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SPAN 374 students go above and beyond

January 25, 2021 School of Languages, Literatures, and Cultures | Spanish and Portuguese

Span 374 Students Go Above And Beyond

Spanish in the Community course surpasses required hours of service under direction of Dr. Rodriguez

One of the requirements of taking a course with Dr. Ana Patricia Rodríguez, often, is a service learning component. In fact, it is the keystone in her course, Span 374, Spanish in the Community. Students learn the context, “for understanding, communicating with, and working with the Spanish-speaking community”. Home to the third largest Central American community in the United States, Washington D.C. is abundant with opportunities to work with the community, and to learn together.

As with everything Covid has touched, the course needed to be modified from its traditional version. Before the pandemic, students would go to Hollywood Elementary outside of College Park and work with students on their homework, and with parents on their English. This semester, with thanks to the Latino Student Fund, University of Maryland students used online resources, such as Zoom, Khan Academy, and Duolingo, to connect and learn with elementary students remotely.

In the Fall 2020 semester, students in Dr. Rodríguez’s class completed 183 hours of online tutoring around the DMV, with several students going above and beyond by completing 19, 26 and 38 service hours. The requirement for each student was between 6-8 hours. Of her class, she writes, “I am so grateful to my students in SPAN374 for working so hard on top of completing course readings and many other assignments and for filling a great need in the community during the pandemic. In my eyes, my students are s/heroes.”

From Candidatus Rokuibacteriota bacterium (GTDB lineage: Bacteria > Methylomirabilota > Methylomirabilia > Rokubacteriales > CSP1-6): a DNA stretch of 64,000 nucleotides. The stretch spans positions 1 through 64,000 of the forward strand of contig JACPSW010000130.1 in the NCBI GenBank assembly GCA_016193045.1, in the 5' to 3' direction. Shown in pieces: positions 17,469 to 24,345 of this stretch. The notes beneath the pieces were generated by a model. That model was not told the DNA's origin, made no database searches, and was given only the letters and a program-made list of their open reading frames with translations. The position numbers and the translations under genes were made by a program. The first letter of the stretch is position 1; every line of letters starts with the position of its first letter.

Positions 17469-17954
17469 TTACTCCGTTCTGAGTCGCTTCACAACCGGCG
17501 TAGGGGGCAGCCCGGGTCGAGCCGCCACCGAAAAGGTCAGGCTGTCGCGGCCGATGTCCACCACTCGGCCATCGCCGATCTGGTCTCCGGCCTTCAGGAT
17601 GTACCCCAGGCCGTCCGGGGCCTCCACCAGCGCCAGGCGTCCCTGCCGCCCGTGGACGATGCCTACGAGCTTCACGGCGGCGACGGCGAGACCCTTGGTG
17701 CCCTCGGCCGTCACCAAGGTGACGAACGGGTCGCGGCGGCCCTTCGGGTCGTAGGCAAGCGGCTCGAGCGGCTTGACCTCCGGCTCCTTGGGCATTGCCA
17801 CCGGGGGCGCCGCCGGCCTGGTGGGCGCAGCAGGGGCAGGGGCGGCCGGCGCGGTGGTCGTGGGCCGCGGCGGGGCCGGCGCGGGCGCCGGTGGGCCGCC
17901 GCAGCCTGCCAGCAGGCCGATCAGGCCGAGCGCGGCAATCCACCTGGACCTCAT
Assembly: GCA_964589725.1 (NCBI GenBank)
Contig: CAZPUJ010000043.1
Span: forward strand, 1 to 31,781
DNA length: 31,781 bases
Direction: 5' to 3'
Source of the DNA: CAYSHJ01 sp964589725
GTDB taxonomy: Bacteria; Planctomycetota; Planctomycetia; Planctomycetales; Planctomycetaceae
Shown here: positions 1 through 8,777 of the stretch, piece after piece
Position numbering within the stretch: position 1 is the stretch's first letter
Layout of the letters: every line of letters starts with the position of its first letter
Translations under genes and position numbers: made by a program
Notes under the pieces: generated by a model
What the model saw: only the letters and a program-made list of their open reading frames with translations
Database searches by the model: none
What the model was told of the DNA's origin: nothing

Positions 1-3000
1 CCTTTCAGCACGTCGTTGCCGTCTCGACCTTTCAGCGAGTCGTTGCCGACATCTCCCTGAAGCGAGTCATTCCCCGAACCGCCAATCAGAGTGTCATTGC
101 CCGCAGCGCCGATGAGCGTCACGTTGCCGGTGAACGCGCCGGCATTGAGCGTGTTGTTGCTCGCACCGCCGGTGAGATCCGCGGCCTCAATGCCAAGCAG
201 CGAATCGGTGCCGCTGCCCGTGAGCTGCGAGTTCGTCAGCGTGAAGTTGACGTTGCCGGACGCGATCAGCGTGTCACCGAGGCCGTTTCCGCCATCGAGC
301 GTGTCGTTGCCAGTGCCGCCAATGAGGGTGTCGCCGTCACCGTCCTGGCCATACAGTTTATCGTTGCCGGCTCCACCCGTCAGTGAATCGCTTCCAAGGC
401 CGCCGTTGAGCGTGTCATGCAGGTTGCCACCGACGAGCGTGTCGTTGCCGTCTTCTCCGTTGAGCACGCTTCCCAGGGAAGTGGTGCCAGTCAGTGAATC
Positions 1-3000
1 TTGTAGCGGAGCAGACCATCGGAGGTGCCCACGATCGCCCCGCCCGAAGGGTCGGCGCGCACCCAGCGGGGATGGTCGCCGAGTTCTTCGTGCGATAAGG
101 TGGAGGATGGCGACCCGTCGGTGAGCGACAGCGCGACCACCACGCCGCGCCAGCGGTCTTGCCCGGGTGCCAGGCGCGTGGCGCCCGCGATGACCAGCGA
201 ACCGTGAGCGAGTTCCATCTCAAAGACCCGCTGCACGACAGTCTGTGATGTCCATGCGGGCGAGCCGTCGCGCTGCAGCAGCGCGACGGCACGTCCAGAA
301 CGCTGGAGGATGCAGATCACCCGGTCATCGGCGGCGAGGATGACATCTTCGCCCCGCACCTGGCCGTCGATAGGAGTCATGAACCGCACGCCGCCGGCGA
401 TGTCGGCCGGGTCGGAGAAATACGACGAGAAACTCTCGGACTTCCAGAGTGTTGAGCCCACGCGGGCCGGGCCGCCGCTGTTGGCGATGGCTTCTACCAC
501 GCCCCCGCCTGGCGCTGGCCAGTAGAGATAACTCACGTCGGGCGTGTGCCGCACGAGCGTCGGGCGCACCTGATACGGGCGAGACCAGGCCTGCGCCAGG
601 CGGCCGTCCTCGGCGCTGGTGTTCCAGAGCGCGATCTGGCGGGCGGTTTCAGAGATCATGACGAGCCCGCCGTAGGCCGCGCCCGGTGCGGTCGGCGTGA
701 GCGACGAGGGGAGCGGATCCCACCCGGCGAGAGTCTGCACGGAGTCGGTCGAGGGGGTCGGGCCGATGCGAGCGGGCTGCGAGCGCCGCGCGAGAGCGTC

Malia WIlson, a student in Dr. Rodríguez’s course said, “The service learning component exceeded my expectations! When I signed up for the course, I thought our work in the community would consist of volunteering on one or two occasions but I’m glad that wasn’t the case. By volunteering continuously throughout the semester, we were better able to incorporate what we were learning in class into our tutoring sessions.”

“I am a firm believer in the power of service-learning when done in critical, reflexive ways. I believe that the SLLC should make service-learning a graduation requirement across the board in our programs and departments. As we say in Spanish, sí se puede--it can absolutely be done. It is not difficult, but such work does require commitment, time, and will.”.